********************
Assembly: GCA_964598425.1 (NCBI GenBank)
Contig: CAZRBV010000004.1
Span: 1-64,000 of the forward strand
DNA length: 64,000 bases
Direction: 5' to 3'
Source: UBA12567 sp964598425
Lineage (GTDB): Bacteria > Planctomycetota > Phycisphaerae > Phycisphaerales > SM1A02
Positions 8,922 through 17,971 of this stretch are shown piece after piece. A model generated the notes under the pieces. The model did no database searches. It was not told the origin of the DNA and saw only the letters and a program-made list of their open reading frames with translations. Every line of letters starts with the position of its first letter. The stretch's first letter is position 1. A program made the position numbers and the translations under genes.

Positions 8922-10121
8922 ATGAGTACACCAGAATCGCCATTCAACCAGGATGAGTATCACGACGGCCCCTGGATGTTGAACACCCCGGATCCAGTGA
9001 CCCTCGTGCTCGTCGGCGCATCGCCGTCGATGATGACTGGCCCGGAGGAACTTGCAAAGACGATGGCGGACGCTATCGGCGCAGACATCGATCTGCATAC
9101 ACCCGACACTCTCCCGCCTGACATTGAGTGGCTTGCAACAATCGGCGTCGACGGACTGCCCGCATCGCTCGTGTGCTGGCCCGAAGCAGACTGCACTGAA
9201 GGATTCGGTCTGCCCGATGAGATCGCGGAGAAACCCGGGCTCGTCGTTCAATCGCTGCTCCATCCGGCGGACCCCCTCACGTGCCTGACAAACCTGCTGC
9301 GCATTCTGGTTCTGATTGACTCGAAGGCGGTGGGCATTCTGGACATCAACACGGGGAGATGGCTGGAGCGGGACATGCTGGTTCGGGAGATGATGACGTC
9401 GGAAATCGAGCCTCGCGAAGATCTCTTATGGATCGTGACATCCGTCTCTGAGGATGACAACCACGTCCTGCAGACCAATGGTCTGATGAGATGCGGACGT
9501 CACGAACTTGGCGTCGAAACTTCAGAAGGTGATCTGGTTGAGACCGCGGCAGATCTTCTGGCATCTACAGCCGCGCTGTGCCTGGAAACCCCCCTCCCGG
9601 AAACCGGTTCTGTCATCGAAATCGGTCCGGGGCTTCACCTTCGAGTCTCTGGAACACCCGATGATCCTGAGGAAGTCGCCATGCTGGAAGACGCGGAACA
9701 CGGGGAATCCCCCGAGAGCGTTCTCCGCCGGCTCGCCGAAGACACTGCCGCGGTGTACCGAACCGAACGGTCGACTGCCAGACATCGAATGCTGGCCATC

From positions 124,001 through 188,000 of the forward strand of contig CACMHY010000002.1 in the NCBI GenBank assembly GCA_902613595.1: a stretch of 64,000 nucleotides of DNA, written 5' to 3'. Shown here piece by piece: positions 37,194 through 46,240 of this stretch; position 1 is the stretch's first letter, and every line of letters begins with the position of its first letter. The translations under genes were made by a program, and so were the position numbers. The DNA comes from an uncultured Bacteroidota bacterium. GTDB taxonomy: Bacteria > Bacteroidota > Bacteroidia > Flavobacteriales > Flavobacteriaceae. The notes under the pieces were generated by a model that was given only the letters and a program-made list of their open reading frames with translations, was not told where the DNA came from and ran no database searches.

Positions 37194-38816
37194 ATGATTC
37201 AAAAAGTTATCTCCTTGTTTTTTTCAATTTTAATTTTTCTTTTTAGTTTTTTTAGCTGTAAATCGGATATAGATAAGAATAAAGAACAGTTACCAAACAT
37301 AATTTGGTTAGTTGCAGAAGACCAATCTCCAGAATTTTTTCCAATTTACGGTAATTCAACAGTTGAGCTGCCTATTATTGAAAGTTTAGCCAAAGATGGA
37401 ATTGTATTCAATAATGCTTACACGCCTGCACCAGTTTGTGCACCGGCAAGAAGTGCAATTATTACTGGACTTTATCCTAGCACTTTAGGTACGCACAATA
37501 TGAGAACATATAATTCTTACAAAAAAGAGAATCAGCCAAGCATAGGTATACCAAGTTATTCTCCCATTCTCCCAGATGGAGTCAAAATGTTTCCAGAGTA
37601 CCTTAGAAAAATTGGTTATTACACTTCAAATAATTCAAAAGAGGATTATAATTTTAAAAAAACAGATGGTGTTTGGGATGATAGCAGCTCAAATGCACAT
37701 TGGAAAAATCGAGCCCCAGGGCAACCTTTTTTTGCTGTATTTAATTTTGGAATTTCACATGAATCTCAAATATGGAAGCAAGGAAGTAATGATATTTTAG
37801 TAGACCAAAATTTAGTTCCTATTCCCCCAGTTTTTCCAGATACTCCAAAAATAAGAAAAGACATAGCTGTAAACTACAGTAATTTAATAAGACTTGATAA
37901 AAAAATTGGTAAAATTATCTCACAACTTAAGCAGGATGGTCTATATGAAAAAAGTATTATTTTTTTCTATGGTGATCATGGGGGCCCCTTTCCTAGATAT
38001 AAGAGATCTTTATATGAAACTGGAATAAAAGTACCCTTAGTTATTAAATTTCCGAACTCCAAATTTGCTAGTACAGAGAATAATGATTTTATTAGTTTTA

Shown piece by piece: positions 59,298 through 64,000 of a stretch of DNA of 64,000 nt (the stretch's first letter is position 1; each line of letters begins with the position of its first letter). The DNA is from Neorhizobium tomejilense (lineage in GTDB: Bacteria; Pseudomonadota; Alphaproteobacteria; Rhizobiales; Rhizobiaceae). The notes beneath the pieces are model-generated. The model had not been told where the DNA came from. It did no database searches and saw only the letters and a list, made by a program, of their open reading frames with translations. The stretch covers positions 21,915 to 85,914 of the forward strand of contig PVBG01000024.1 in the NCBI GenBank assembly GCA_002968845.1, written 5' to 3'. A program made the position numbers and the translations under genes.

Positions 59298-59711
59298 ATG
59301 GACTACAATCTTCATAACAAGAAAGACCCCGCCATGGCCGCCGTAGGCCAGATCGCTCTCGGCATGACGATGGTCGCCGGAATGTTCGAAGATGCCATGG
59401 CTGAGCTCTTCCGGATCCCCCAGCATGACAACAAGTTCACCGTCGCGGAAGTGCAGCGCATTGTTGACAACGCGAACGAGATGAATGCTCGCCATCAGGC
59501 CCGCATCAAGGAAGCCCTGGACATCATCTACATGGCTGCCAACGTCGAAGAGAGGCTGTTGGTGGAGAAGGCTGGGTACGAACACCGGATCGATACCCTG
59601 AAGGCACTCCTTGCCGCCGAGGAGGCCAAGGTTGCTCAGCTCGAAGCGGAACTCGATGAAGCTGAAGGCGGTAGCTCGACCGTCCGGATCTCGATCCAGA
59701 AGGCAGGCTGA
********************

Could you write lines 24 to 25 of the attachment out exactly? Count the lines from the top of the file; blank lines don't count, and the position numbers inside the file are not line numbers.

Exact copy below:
37401 ATTGTATTCAATAATGCTTACACGCCTGCACCAGTTTGTGCACCGGCAAGAAGTGCAATTATTACTGGACTTTATCCTAGCACTTTAGGTACGCACAATA
37501 TGAGAACATATAATTCTTACAAAAAAGAGAATCAGCCAAGCATAGGTATACCAAGTTATTCTCCCATTCTCCCAGATGGAGTCAAAATGTTTCCAGAGTA